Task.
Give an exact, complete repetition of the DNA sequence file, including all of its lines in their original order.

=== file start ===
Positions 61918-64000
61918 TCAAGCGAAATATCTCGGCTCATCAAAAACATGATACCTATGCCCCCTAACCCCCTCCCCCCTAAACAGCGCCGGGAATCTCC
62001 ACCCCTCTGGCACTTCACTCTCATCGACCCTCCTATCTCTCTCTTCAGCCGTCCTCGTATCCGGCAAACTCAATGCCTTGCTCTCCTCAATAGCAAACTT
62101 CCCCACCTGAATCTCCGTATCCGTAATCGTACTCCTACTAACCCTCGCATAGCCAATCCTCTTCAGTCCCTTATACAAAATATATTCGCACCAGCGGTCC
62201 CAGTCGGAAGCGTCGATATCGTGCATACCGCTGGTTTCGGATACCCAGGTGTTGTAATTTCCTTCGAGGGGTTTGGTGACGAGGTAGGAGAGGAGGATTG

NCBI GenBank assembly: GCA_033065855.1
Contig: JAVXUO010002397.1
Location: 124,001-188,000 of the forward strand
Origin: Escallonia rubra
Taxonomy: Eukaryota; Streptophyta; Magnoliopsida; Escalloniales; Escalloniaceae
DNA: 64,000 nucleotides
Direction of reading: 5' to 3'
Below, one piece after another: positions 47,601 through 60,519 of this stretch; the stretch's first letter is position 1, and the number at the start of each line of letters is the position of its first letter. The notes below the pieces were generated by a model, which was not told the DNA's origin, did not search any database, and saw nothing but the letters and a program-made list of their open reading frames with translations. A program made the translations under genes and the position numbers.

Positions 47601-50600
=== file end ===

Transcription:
Positions 61918-64000
61918 TCAAGCGAAATATCTCGGCTCATCAAAAACATGATACCTATGCCCCCTAACCCCCTCCCCCCTAAACAGCGCCGGGAATCTCC
62001 ACCCCTCTGGCACTTCACTCTCATCGACCCTCCTATCTCTCTCTTCAGCCGTCCTCGTATCCGGCAAACTCAATGCCTTGCTCTCCTCAATAGCAAACTT
62101 CCCCACCTGAATCTCCGTATCCGTAATCGTACTCCTACTAACCCTCGCATAGCCAATCCTCTTCAGTCCCTTATACAAAATATATTCGCACCAGCGGTCC
62201 CAGTCGGAAGCGTCGATATCGTGCATACCGCTGGTTTCGGATACCCAGGTGTTGTAATTTCCTTCGAGGGGTTTGGTGACGAGGTAGGAGAGGAGGATTG

NCBI GenBank assembly: GCA_033065855.1
Contig: JAVXUO010002397.1
Location: 124,001-188,000 of the forward strand
Origin: Escallonia rubra
Taxonomy: Eukaryota; Streptophyta; Magnoliopsida; Escalloniales; Escalloniaceae
DNA: 64,000 nucleotides
Direction of reading: 5' to 3'
Below, one piece after another: positions 47,601 through 60,519 of this stretch; the stretch's first letter is position 1, and the number at the start of each line of letters is the position of its first letter. The notes below the pieces were generated by a model, which was not told the DNA's origin, did not search any database, and saw nothing but the letters and a program-made list of their open reading frames with translations. A program made the translations under genes and the position numbers.

Positions 47601-50600